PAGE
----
History of Warwickshire
This is about the history of the county Warwickshire situated in the English Midlands. Historically, bounded to the north-west by Staffordshire, by Leicestershire to the north-east, Northamptonshire to the east, Worcestershire to the west, Oxfordshire to the south and Gloucestershire to the south-west. Areas historically part of Warwickshire include Coventry, Solihull, Sutton Coldfield and a small area of central Birmingham including Aston and Edgbaston. These became part of the metropolitan county of West Midlands (Sutton Coldfield becoming part of Birmingham) following local government re-organisation in 1974 after the passage of the Local Government Act 1972.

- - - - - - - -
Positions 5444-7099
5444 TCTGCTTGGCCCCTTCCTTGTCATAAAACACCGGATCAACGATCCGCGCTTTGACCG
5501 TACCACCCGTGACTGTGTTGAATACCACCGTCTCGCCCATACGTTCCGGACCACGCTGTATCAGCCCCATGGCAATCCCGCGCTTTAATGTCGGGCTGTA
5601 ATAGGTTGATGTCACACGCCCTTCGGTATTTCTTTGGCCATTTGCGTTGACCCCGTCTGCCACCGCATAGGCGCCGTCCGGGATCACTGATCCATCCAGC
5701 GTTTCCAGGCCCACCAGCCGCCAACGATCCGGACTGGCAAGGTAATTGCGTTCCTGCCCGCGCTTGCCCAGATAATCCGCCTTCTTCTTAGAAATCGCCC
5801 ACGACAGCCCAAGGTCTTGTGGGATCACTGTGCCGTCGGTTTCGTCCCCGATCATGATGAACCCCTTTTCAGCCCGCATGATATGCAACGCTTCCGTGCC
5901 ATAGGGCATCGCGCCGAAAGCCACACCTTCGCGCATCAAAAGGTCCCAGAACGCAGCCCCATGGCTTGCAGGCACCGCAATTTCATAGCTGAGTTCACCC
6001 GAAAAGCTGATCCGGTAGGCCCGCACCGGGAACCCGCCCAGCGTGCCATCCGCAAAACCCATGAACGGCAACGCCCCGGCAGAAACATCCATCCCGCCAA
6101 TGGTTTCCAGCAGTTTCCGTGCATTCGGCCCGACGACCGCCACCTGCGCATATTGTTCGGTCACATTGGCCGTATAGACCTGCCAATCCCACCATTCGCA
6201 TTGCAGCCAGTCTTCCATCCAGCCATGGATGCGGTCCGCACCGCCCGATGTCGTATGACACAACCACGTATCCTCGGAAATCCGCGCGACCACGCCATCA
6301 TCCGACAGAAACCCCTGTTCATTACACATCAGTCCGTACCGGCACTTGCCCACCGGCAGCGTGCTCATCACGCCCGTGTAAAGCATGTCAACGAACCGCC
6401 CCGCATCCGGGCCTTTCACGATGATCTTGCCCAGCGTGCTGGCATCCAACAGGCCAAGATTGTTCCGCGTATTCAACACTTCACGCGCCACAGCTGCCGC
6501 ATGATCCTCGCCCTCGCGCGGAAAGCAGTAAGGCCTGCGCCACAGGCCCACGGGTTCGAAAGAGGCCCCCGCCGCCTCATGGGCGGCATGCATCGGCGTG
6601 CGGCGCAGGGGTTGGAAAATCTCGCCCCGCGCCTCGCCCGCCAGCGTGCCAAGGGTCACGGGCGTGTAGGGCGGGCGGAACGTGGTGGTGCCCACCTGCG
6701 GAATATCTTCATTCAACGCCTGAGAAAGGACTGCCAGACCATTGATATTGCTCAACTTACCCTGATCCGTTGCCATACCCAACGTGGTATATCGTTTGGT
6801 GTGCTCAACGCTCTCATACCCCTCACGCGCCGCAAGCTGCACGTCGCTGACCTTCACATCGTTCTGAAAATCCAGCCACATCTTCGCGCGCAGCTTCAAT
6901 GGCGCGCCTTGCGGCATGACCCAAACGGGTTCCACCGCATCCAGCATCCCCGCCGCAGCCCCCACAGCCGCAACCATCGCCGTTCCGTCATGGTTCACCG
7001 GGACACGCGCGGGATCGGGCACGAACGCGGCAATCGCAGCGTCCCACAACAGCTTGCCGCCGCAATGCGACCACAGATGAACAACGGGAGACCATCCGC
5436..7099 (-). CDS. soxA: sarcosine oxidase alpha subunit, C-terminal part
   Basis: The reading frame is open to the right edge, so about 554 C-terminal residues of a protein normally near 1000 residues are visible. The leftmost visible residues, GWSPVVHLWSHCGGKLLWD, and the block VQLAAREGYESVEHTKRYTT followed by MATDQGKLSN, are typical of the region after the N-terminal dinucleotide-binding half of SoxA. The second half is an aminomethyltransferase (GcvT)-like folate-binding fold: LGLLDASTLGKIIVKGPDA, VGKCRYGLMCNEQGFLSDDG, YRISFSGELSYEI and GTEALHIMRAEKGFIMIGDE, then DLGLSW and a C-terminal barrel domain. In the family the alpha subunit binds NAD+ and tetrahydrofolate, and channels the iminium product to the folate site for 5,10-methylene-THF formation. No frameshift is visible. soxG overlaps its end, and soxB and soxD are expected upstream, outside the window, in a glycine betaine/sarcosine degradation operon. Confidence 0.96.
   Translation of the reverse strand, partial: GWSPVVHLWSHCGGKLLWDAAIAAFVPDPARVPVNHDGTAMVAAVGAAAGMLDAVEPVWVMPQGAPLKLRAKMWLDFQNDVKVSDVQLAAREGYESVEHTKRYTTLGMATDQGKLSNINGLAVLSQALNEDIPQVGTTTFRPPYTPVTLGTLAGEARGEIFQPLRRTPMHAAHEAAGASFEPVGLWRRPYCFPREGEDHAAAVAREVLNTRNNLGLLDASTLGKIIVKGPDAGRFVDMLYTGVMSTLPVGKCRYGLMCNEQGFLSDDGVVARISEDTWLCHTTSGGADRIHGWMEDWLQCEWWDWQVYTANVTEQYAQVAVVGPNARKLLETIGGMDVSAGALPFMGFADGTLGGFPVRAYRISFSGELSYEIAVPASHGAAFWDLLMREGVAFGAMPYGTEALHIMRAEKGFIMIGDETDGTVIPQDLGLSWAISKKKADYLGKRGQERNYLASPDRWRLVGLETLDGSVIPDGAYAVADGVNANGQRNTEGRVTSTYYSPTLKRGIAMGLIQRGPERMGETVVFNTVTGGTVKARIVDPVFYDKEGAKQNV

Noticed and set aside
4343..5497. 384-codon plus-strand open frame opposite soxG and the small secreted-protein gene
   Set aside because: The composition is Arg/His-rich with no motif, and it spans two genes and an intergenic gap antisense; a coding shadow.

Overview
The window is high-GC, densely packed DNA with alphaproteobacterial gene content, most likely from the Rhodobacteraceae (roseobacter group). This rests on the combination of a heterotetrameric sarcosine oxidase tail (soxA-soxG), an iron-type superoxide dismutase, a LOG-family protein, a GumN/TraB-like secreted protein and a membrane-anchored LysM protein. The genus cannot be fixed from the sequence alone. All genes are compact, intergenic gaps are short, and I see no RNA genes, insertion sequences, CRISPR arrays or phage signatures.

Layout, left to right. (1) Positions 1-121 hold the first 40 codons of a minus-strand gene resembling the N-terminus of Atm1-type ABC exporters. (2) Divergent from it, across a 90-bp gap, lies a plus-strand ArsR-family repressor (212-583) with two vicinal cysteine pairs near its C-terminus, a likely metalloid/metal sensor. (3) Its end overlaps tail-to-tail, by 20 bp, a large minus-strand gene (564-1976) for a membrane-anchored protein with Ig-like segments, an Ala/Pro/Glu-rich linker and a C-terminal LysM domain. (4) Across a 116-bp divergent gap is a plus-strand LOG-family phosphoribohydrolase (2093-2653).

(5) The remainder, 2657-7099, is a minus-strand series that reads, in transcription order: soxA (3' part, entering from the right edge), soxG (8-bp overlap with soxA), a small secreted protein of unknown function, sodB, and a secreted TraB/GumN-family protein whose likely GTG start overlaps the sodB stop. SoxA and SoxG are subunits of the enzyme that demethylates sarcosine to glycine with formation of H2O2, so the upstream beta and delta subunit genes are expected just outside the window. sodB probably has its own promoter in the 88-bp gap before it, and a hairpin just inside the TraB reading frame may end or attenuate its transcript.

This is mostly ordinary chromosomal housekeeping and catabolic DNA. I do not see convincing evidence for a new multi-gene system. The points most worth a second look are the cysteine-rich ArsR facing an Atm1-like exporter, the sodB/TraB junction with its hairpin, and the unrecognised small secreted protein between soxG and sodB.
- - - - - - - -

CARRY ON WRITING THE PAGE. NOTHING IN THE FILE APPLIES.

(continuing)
Much of northwestern Warwickshire, including that area now forming part of Coventry, Solihull and Birmingham, was covered by the ancient Forest of Arden which was still the case at the time of the Domesday Book but much of which was later cut down to provide fuel for industrialisation. Thus the names of a number of places in the northwestern part of Warwickshire end with either the Old English "ley" or "leah" meaning a clearing in a forest or latterly the phrase "-in-Arden", such as Henley-in-Arden, Hampton-in-Arden and Tanworth-in-Arden. Even at the time of the Domeday Book the forested area has been calculated to be a quarter of the whole county or half of the northern area, the "Arden". The remaining southern area, not part of the forest, was called the Felden - from fielden. Historically, two towns dominate the county, Warwick, the county town and Coventry an important medieval city.